An add-on training program involving breathing exercises, cold exposure, and meditation attenuates inflammation and disease activity in axial spondyloarthritis – A proof of concept trial

G. A. Buijze, H. M.Y. de Jong, M. Kox, M. G. van de Sande, D. van Schaardenburg, R. M. van Vugt, C. D. Popa, P. Pickkers, D. L.P. Baeten

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Abstract

Objectives The primary objective of this trial was to assess safety and anti-inflammatory effects of an add-on training program involving breathing exercises, cold exposure, and meditation in patients with axial spondyloarthritis Methods This study was an open-label, randomised, one-way crossover clinical proof-of-concept trial. Twenty-four patients with moderately active axial spondyloarthritis(ASDAS >2.1) and hs-CRP ≥5mg/L were included and randomised to an intervention (n = 13) and control group (n = 11) group that additionally received the intervention after the control period. The intervention period lasted for 8 weeks. The primary endpoint was safety, secondary endpoints were change in hs-CRP, serum calprotectin levels and ESR over the 8-week period. Exploratory endpoints included disease activity measured by ASDAS-CRP and BASDAI, quality of life (SF-36, EQ-5D, EQ-5D VAS), and hospital anxiety and depression (HADS). Results We found no significant differences in adverse events between groups, with one serious adverse event occurring 8 weeks after end of the intervention and judged ‘unrelated’. During the 8-week intervention period, there was a significant decline of ESR from (median [interquartile range] to 16 [9–26.5] to 9 [5–23] mm/hr, p = 0.040, whereas no effect was found in the control group (from 14 [8.3–27.3] to 16 [5–37] m/hr, p = 0.406). ASDAS-CRP declined from 3.1 [2.5–3.6] to 2.3 [1.9–3.2] in the intervention group (p = 0.044). A similar trend was observed for serum calprotectin (p = 0.064 in the intervention group versus p = 0.182 in the control group), but not for hs-CRP. Conclusions This proof-of-concept study in axial spondyloarthritis met its primary endpoint with no safety signals during the intervention. There was a significant decrease in ESR levels and ASDAS-CRP upon the add-on training program in the intervention group. These findings warrant full-scale randomised controlled trials of this novel therapeutic approach in patients with inflammatory conditions.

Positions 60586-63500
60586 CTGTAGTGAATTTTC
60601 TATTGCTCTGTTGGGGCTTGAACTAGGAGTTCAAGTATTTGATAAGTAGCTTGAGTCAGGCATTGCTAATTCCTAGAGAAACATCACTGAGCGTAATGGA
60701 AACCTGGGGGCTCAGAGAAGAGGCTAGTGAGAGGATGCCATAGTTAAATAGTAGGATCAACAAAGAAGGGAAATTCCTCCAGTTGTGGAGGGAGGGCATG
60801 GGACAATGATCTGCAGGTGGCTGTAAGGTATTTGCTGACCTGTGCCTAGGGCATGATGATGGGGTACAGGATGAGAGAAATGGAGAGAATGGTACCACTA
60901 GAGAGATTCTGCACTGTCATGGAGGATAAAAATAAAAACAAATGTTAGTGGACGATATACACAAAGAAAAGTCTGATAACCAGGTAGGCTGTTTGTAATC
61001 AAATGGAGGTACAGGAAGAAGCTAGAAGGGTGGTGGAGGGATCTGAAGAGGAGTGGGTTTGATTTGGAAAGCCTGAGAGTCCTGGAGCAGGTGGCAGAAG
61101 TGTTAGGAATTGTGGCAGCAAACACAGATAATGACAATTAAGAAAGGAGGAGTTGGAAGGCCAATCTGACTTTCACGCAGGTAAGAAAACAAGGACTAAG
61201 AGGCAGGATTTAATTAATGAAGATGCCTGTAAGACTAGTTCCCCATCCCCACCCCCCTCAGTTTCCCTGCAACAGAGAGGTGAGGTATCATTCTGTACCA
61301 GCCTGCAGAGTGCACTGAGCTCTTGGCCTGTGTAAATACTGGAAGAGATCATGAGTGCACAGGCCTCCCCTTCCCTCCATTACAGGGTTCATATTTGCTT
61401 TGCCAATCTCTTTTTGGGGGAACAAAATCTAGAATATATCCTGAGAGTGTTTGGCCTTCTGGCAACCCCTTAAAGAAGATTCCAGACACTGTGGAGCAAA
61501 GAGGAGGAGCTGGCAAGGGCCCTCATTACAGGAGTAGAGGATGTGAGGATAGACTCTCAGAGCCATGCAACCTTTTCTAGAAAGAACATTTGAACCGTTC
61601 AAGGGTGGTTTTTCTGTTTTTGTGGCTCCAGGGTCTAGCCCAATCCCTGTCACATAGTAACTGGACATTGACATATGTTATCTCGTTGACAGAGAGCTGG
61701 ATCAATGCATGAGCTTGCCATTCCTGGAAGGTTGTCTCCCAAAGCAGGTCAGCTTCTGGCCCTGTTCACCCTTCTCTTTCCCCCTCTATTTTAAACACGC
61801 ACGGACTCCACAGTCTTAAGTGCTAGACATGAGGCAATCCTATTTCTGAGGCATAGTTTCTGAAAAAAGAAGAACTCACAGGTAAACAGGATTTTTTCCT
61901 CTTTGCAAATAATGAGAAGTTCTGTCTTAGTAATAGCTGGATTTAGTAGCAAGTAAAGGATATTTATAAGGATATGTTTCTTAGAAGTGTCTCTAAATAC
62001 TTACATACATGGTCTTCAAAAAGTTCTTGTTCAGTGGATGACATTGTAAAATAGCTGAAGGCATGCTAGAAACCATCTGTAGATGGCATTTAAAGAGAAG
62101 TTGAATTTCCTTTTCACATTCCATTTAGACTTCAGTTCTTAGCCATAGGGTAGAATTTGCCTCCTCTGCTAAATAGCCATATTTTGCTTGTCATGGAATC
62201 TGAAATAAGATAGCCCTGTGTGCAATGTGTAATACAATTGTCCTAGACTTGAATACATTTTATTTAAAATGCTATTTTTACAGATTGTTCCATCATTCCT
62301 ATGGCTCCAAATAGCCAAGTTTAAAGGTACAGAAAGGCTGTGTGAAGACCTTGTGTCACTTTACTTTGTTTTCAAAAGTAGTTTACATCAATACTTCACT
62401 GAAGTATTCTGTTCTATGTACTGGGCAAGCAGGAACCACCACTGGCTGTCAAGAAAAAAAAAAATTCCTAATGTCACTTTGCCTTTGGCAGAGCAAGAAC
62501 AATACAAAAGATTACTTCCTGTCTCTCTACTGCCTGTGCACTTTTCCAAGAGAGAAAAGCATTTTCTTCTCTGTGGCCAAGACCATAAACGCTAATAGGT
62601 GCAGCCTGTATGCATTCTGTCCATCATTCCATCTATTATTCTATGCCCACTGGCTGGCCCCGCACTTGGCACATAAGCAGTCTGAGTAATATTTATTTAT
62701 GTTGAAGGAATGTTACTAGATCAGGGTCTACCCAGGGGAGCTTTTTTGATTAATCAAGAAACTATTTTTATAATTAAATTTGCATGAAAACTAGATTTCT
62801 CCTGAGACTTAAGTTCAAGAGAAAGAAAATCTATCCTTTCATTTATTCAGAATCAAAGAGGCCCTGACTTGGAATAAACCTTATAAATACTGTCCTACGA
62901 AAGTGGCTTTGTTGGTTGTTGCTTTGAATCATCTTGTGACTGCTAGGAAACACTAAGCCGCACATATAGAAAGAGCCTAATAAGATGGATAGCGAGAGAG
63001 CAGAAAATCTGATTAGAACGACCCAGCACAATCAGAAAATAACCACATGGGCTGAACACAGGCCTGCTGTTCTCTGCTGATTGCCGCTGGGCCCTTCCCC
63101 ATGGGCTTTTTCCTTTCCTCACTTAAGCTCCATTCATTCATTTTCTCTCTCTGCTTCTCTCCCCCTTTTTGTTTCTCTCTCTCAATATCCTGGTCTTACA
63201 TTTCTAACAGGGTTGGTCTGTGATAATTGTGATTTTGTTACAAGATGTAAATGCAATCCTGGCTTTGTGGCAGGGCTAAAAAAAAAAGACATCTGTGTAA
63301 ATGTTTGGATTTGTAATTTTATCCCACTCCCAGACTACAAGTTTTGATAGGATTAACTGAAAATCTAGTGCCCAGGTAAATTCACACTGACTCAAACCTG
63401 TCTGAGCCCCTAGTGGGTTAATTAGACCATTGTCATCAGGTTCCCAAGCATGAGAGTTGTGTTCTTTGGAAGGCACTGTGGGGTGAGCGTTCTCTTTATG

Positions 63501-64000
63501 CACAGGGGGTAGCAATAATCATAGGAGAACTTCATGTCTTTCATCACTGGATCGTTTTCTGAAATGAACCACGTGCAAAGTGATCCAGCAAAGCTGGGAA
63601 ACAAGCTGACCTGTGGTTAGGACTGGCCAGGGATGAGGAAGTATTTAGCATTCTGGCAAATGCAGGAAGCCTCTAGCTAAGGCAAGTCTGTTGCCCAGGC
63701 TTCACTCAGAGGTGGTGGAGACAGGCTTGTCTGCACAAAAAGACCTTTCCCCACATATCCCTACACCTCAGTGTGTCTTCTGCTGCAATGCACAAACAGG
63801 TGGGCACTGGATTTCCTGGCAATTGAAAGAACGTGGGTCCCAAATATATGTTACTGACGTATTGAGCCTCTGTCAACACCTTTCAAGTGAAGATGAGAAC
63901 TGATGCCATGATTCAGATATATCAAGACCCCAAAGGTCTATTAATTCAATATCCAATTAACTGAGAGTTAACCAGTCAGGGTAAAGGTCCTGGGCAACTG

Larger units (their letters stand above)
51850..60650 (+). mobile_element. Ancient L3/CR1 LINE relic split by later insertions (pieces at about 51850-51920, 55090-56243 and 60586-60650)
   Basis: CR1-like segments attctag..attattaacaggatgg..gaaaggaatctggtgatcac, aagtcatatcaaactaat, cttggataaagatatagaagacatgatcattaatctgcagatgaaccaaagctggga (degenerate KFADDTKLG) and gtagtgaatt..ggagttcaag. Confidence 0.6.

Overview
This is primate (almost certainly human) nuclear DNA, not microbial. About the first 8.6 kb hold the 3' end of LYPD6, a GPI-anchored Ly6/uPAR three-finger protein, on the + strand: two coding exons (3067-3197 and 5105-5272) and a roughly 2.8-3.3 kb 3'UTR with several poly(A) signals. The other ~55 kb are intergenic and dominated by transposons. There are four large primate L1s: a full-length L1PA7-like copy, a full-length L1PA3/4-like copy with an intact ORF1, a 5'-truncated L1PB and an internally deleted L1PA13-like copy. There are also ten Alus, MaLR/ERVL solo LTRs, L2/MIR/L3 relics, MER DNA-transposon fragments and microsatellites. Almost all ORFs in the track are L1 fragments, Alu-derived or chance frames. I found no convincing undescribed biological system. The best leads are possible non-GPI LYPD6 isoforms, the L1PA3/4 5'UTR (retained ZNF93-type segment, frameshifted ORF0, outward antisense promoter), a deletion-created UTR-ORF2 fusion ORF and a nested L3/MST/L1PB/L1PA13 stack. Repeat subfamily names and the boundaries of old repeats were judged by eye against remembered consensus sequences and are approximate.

Original languageEnglish
Article numbere0225749
JournalPLoS ONE
Volume14
Issue number12
DOIs
Publication statusPublished - 1 Jan 2019

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